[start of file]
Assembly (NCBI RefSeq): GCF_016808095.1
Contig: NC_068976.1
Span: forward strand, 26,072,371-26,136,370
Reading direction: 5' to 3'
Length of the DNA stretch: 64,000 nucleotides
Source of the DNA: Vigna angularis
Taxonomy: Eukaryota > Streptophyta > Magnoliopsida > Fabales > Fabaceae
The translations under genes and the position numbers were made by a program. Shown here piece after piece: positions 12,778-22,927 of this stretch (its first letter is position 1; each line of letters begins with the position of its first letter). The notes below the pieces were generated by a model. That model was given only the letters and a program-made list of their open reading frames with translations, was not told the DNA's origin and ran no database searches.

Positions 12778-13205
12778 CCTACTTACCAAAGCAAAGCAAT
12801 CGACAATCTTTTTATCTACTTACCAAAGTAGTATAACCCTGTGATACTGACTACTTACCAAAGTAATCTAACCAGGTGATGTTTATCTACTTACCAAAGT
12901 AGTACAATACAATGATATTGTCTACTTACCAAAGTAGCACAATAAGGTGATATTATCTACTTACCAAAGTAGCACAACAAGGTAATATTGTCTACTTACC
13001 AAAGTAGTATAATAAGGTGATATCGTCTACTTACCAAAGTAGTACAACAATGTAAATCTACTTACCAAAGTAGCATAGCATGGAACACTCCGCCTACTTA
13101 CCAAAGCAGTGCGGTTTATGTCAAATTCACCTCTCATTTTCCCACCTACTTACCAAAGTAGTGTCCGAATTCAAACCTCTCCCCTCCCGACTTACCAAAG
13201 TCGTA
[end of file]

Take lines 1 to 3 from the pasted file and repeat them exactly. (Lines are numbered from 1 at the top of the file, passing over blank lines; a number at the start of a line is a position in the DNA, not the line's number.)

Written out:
Assembly (NCBI RefSeq): GCF_016808095.1
Contig: NC_068976.1
Span: forward strand, 26,072,371-26,136,370